Numerous references (see Other publications' : [1-10]) provide means (primarily further centrifugation and washing steps) to remove the undesired platelets. Platelets are very sticky and as seen in the cited references often interfere with experiments requiring lymphocytes and or monocytes. Just a few examples are needed to reveal how undesirable platelets are. From references: A Method for the preparation of mononuclear cells devoid of platelet contamination; Artefactual low lymphocyte activity caused by platelet contamination in mononuclear cell preparations; High platelet contamination in progenitor cell concentrates results in significantly lower CD34+ yield after immunoselection; The measurement of transforming growth factor type beta levels produced by peripheral blood mononuclear cells requires the efficient elimination of contaminating platelets and the list goes on. The only means available to practitioners of the art to remove platelets are different means of centrifugati on/washing of PBMC such as:

The following procedure may also help reduce platelet contamination in mononuclear cell suspensions prepared from fresh whole blood:

1. When isolating the mononuclear cells during density gradient centrifugation (e.g.

Lymphoprep™ or Ficoll™), avoid taking any of the platelet-enriched plasma layer.

2. Next, wash the isolated mononuclear cells:

• Perform a slow spin on the isolated cells (120 x g, 10 min, brake off, room temperature)

• Carefully remove the platelet-rich supernatant and discard

• Resuspend the cell pellet in fresh buffer (using a fresh pipette).

• Repeat at least twice for a total of 3 or more washes.

These means are often not very effective in removing platelets, take time and lead to significant loss of PBMC. There is a definite need for improved methods that yield PBMC devoid of platelets without loss of the much desired PBMC. The inventions(s) described herein solve this age-old problem yielding PBMC in high yield and devoid of platelets.

Summary of the Invention:

This invention provides methods and kits to remove platelets from whole blood, diluted whole blood or PBMC that remain part of the PBMC fraction following Ficoll density gradient centrifugation of whole blood. The kits comprise reagents including nano/micro particles bound to antibodies that bind specifically to platelets. Once the anti-platelet particles are bound to the platelets means such as magnetic or gravity are used to remove the platelets from whole blood or PBMC yielding platelet free PBMC in high yield.

A preferred embodiment uses dense metallic nickel magnetic particles as described in US Patent 9435799 and US Patent Application 29170067886 incorporated herein by reference. The unique features of the particles (rapid magnetic separation times, rapid mixing times and the ability to work directly in un-diluted whole blood with minimal loss of non-targeted cells (here PBMC) solve the problem at hand— yielding platelet free PBMC. Another preferred embodiment uses dense particles as described in US patent 5576185 incorporated herein by reference. Though larger than particles in '799 thus exhibiting slower reaction times the particles can be used to bind to platelets and then by simple gravity settling platelets are removed from whole blood or PBMC.

A final embodiment involves magnetic particles not made of metal but rather composed of metal oxides 50nm or less in diameter i.e. inorganic compounds (primarily iron oxides) imbedded in non-magnetic material as described in 5,411,863 (Miltenyi); 5,466,574 (Liberti); 4,654,267 (Ugelstad) and 4,707,523 (Chang). Magnetic particles available commercially are by and large made of these inorganic iron oxide magnetic particles and are referred to as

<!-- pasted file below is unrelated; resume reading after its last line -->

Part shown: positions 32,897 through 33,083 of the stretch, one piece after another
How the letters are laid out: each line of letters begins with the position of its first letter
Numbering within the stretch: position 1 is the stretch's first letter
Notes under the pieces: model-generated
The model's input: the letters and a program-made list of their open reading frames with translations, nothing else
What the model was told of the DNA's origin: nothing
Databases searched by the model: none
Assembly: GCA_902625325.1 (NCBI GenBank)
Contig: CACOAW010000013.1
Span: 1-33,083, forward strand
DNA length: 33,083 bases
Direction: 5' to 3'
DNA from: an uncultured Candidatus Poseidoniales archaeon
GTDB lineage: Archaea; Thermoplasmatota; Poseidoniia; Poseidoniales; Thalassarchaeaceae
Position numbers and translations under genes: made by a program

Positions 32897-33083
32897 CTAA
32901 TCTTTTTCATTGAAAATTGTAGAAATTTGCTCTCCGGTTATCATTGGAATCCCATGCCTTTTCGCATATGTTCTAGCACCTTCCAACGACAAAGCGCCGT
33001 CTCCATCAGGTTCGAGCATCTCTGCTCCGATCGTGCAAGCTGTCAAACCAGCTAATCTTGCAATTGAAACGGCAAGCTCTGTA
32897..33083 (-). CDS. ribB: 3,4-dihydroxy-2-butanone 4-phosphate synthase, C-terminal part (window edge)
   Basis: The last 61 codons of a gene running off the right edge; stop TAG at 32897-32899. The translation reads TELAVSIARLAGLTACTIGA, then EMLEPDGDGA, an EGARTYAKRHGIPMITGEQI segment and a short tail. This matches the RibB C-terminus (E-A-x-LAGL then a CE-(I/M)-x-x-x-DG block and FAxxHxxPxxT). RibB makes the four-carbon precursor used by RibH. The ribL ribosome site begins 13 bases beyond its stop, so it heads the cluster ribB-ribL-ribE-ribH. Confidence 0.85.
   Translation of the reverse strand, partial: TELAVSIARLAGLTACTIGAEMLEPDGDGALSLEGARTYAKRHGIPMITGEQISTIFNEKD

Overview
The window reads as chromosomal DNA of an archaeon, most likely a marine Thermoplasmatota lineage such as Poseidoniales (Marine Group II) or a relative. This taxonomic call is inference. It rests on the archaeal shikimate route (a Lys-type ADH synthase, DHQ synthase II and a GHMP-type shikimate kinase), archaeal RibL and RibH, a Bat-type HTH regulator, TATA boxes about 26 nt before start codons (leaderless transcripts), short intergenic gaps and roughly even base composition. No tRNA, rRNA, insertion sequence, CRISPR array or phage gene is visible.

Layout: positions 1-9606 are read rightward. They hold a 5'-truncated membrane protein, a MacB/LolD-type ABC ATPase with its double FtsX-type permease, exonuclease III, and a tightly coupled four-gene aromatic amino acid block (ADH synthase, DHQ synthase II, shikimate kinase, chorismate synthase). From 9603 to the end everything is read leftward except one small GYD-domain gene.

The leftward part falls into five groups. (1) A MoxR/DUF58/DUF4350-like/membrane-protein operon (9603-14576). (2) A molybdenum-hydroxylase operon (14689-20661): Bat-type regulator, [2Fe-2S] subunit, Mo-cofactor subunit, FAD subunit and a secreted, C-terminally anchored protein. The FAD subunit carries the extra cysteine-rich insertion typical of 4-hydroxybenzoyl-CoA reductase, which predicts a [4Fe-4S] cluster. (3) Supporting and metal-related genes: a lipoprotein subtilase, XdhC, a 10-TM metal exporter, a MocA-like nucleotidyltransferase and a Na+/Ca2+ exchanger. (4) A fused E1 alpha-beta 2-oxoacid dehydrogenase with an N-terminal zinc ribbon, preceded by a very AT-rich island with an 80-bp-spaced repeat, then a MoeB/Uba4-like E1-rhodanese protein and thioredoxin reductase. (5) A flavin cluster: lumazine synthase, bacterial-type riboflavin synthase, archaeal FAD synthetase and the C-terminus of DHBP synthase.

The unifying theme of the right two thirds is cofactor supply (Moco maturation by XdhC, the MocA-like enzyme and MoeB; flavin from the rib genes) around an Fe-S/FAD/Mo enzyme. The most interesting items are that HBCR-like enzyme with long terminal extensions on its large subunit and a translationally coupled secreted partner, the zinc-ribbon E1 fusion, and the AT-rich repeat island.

superparamagnetic particles (Reference 12).

Brief Descriptions of Drawings: Figure 1. Properties of metal nickel particles used in a preferred embodiment of the invention.

Figure 2. Depicts the rapid kinetics seen with nickel particles used in a preferred embodiment of the invention. The sample is un-diluted whole blood. The analysis is done on a Beckman Coulter 3 -part differential analyzer. The granulocytes are removed using a particle of the invention coupled to CD 15.

Figure 3. Depicts the high recovery of non-targeted cells seen with particles used in a preferred embodiment of the invention as compared to iron oxide superparamagnetic particles of the art. Source: BD Biosciences Catalog. RBI: Russell Biotech, Inc.

Figure 4. Gravity settling particles of the invention effectively remove platelets from PBMC.

Figure 5. Properties of inorganic iron oxide particles defined as superparamagnetic particles that are currently available to the market.

Detailed Description of Preferred Embodiments

The means to obtain platelet free PBMC as detailed in this invention comprise three separate methods all based on nano/microparticle technology. The methods include two separate magnetic particles whereby the platelets are removed by a magnetic field and a dense particle whereby the platelets are removed by simple gravity sedimentation or accelerated gravity sedimentation (centrifugation). In all of the methods of the invention the particles have bound thereto antiplatelet antibodies such as CD41 and CD61, but not limited to, that bind to platelets.

The antibodies used in this invention can be either polyclonal or monoclonal. Such monoclonal antibodies (Mab) are commercially available from a number of suppliers. Mab are coupled to the particles of the invention by means known in the art including adsorption and numerous covalent coupling procedures. The Mab can also be coupled to the particle using the biotin/streptavidin/avidin system as known in the art where usually the streptavidin/avidin is bound to the particle and the anti-platelet antibody is coupled to biotin. Other coupling pairs known in the art are included in the invention.

The sample is whole blood (diluted or un-diluted) or PMBC. Whole blood can be human or animal such as mouse or rat but not limited to.